Photos by Blaire Davis Mugume

Hudah Tamale is no stranger to pivoting. When she began her business in 2015, she thought she could make money selling cakes. To attract new customers, she started offering herbal teas as a marketing strategy. However, she soon found herself becoming more excited over her tea products. After recognizing where her true passion lay, she shifted her business strategy and started focusing entirely on selling tea.

When the COVID-19 lockdown began, Tamale found herself needing to pivot her business, Nash Royal Tea, again. With social distancing measures in place, she needed to rely more heavily on digital marketing strategies. Luckily, she had already learned many of the skills that she would need through the Stanbic Business Incubator.

Today, she has a digital marketing strategy incorporated into her business plans and maintains an active online presence that has helped her through the pandemic. For women entrepreneurs struggling, she stresses the importance of digitizing. “If you don’t have an online presence right now, you are almost nonexistent in business right now,” she warned.

Women entrepreneurs in Uganda and worldwide have had to face a rapidly changing business environment while still taking care of their children full-time once the schools closed. Even in regular times, women entrepreneurs face well-documented barriers that prevent them from reaching their full potential. Men are more likely to have the right information, training, and guidance to inform their dealings with financial institutions and plan effectively for their businesses in the long-term.

Through business development services, training, networking events, and mentoring, the Stanbic Business Incubator offers an enabling ecosystem for entrepreneurs to protect and grow their businesses. The incubator also provides participants with opportunities to engage with subject matter experts and access markets and finance. By joining the Stanbic Business Incubator, women entrepreneurs can take advantage of opportunities that they may have not otherwise had.

“Women entrepreneurs are a great resource to this country from our training we have come to realize that women play a very vital role in how enterprises are run and how enterprises are actually sustained over long period of time. Our commitment to the support of women especially the women entrepreneurs is one that we cannot deviate from. we have for a long time decided to have quota set for women entrepreneurs to be able to see them participate and enjoy the benefits of our training program. our commitment therefore is not a one of one off intervention. Many women have been part of this whole story especially after the realization that the lockdown or covid was going to impact on many businesses for a long time. we’re certain that we can be very much in partnership with a lot of women entrepreneurs to scale them to fir their dreams.”  said Tony Otoa, Executive Director, Stanbic Business Incubator Limited.

Meet Rachel Lubega

When she heard about the incubator from a friend, Rachel Lubega had already co-owned her corporate event business, Quality Management Services LTD, for 18 years. However, despite the longevity of her business, she believed she still had room to grow. “I felt excited because I love learning, getting training, and gaining new skills,” she said.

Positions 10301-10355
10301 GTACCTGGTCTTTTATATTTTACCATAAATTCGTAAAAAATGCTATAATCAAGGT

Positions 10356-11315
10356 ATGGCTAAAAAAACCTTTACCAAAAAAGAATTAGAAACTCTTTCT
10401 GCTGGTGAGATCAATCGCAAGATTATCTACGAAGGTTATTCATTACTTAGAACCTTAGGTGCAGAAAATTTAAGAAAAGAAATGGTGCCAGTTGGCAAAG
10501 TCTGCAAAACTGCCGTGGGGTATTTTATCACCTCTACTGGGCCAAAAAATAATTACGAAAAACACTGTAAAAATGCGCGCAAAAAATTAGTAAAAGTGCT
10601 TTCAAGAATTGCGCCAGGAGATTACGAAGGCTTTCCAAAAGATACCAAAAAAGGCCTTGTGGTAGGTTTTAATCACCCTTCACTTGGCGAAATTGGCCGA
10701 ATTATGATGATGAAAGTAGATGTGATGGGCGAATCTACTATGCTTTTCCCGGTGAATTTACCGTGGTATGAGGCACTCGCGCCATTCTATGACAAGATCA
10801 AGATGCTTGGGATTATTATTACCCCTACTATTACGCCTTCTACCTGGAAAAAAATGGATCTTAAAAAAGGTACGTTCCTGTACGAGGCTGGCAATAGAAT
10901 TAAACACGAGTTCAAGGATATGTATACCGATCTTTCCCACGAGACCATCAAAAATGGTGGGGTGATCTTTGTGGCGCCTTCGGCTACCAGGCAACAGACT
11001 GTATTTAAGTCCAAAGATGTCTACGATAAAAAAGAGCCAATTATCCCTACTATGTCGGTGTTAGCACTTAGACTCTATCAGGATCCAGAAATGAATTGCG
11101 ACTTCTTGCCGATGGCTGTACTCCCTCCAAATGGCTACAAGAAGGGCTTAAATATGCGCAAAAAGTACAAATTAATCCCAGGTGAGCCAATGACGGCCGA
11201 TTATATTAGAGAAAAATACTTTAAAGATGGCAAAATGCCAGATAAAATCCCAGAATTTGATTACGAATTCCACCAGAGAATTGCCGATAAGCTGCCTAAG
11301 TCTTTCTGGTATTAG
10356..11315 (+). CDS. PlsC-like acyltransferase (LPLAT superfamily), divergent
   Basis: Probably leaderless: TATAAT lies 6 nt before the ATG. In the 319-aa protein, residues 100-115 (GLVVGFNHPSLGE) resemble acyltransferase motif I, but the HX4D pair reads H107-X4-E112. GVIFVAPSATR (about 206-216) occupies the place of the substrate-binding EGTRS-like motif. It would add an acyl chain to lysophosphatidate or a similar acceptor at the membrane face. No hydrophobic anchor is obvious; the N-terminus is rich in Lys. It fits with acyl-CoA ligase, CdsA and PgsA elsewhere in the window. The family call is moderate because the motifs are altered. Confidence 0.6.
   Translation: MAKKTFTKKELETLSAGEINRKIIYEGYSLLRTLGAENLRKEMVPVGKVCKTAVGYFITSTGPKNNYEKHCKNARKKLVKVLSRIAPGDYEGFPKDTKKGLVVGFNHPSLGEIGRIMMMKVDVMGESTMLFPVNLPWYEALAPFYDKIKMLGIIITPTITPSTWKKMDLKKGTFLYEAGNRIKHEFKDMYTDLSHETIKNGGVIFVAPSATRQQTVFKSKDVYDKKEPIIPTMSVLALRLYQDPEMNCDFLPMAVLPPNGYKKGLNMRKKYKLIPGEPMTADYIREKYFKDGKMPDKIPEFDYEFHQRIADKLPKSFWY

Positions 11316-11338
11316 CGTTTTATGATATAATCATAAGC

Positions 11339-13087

As part of the training, she joined a cohort of service providers that included some of her competitors. Through networking and personal bonding, she began to see her competition as potential business partner. “We even were able to get business together. It was great having to create that kind of relationship with our competitors,” she added.

Not only was she able to create business opportunities through networking, but she became more adept at auditing, bookkeeping, and digital marketing. To the benefit of her business, she transferred many of these new skills she was learning to her employees.

Like Tamale, Lubega found particular value in the seminars on digital marketing. “At the time, we had the website, but it wasn’t very active. But now I know the importance of having an active website.” She added that implementing digital strategies and maintaining a web presence has made a beneficial difference for her business during the pandemic.

As businesses across Uganda adjust to the “new normal”, so has the Stanbic Business Incubator. “We have had to rethink our program, going away from the typical classroom lecture mode into online tutorials and lectures,” said Otoa in a recent interview. He added that the shift made entrepreneurs hopeful because of a shared need for information on financial management, governance, and other issues critical to business survival in an economic downturn.

Participants are still able to network at the Incubator even though the classes are online.

“They introduce themselves at the start of every session and are given provision to state what each of their businesses is about, share experiences, and share their contact information with other participants,” said Nadia Ayaa, Program Coordinator, Stanbic Business Incubator Limited.

The switch from a classroom setting to online tutorials also creates more flexibility for women entrepreneurs, who often balance household responsibilities and business ventures. Instead of going to a classroom, they can access the training at the comfort of their home or office.

For more information about the Stanbic Business Incubator Limited, please call
0312 226 700